Look To Your




     Many suppose that if they can guard themselves against improper words and wicked deeds, they cannot be very guilty on account of thoughts which may revolve in their minds, however corrupt they may be.  They look upon their thoughts as things which spring up in the heart by some laws of association which they cannot understand, or which, if understood, they cannot control.  As they have not summoned, so neither, in their view, can they dismiss them; but must surrender themselves to their influence for a period, longer or shorter, until some circumstances occurs which gives a new direction to the current of thinking.  When they confess their sins, there are often times words and deeds which they admit to be grievously in conflict with demands of the divine Word.  But it rarely happens that any unhallowed imaginations in which they have indulged awaken emotions of genuine sorrow.  Now the thoughts are the guests we entertain—the company we receive into the innermost privacy of our bosom.  And just as a man is censurable who voluntarily and habitually consorts with corrupt company, so is he to be  condemned who deliberately entertains depraved thoughts.

                 Let every one, and especially every young man, remember that God holds us responsible for our thoughts.  Man can take cognizance only of the outward appearance.  His observation must be limited to those words and actions which can be perceived by the senses.  But the scrutiny of Omniscience extends further, penetrating the evil which hides our inner selves from the view of others; it explores the most private recesses of the spirit, and perfectly understands that portion of our character which others cannot scan.  Man can only call us good or evil as our words and actions authorize.  But He whose glance enters the heart and surveys the emotions which are there cherished, condemns as wicked, every unhallowed thought; and will as surely take those into the account in determining our final retribution as he will consider in that reckoning our outward acts.  Guard well your thoughts.”  “Your thoughts  are heard in heaven,” says a distinguished poet.  Never was there a more scriptural sentiment.

     But perhaps there may be those to whom this may look like a harsh procedure.  If it were true, as some suppose, that we could not control our thoughts—that they rushed uninvited upon our attention, that they detained that attention for a time, longer or shorter, just as they pleased, and that they departed as unceremoniously as they entered our mind—then I grant that it would be hard to make us responsible for such visitors.  If we had no power over our own mental operations, it would seem as unjust to punish us for our delinquencies in these particulars as to censure us for the depravity of a resident of Asia or Africa.  Can you defend such a position as this?  Have you no power to determine what themes shall or what shall not employ your meditation?  Are you the mere slave for your thoughts, compelled to follow as they, by some caprice, may direct?  No intelligent mind in which the will is ruler is prepared to admit that it has been subjected to such vassalage.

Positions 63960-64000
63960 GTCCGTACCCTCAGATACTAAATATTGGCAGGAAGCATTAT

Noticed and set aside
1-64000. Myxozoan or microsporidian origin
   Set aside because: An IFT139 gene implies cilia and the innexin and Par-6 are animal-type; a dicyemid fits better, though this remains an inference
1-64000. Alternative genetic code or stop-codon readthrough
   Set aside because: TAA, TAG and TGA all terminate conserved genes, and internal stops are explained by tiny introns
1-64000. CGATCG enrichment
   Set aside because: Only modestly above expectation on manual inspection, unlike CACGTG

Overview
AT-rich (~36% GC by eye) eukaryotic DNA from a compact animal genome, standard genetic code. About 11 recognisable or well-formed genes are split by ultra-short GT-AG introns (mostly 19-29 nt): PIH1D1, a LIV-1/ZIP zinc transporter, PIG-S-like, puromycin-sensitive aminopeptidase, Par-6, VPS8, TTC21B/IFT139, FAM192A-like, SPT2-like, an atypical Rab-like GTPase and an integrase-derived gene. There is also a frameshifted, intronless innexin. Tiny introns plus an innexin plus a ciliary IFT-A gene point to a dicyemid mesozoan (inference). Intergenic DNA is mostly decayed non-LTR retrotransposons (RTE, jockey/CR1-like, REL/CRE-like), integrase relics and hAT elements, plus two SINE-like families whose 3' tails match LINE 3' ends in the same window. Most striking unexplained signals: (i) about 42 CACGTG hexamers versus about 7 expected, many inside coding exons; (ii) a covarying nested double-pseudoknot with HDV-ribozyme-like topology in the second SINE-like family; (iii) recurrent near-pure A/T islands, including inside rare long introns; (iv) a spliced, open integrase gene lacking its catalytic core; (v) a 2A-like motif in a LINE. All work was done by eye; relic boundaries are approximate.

The truth is, I appeal to your own consciences in the support of the declaration, that you are endowed with the power of thinking upon just such subjects as you may prefer.  You can, at pleasure, direct your attention to any topic, agreeable or disagreeable, lawful or unlawful, connected with the past, present, or future; you can revolve it in your mind for a longer or shorter period, and then you can dismiss it entirely from your consideration.  If this were not true; if your thoughts were not under the control of the will, you would be incompetent to manage your business; you would be disqualified for every pursuit of life involving the exercise of reason.  You would in truth be insane.


           Now it is because God has given us the power over our own thinking that it assumes a moral complexion in his sight. The man who resigns himself to unholy reveries, or who entertains his own heart purposes which, if acted out, would render him liable to the censure of his fellow men, and to condemnation from God, is as certainly guilty, though it may not be to the same extent, as though he had been openly corrupt and abandoned.  “Out of the heart,” say the Saviour, “proceed evil thoughts.”  Here observe that our Lord plainly teaches that our thoughts may be evil or sinful, and therefore may expose him who harbors them to punishment. And lest any one be disposed to look upon evil thoughts as an offense too trivial to awaken any concern, mark the company in which this sin is found.  Learn from these offenses with which it is classed something of the enormity to which it may rise.  “Out of the heart proceedeth evil thought, murders, adulteries, fornications, thefts, false witness, blasphemies.”

                     One of the most important counsels in the entire volume of Revelation, is the direction of the wise man: “Keep thy heart with all diligence.”  This is the fountain which issue the streams which are to fertilize and gladden, or to pollute and destroy.  No one was ever wicked in speech or action who was not first wicked in heart.  The deeds of atrocity which shock us in execution were first performed in heart—in thought.  Had this been “kept,” had the early idea been restrained, the result so fearful in development might have been averted.  Young men, look to the springs of action, as you would avoid acts which involve you in ruin and disgrace.  Keep the heart as you would secure a conduit, which, with God’s blessing, will make you honorable, lawful, and happy now, and all that you desire hereafter.  Look to your thoughts.




“Build a little fence of trust around to-day;

Fill the space with loving thought, and therein stay;

Look not from its sheltering bars upon to-morrow,

God will help thee bear what comes, of joy or sorrow.”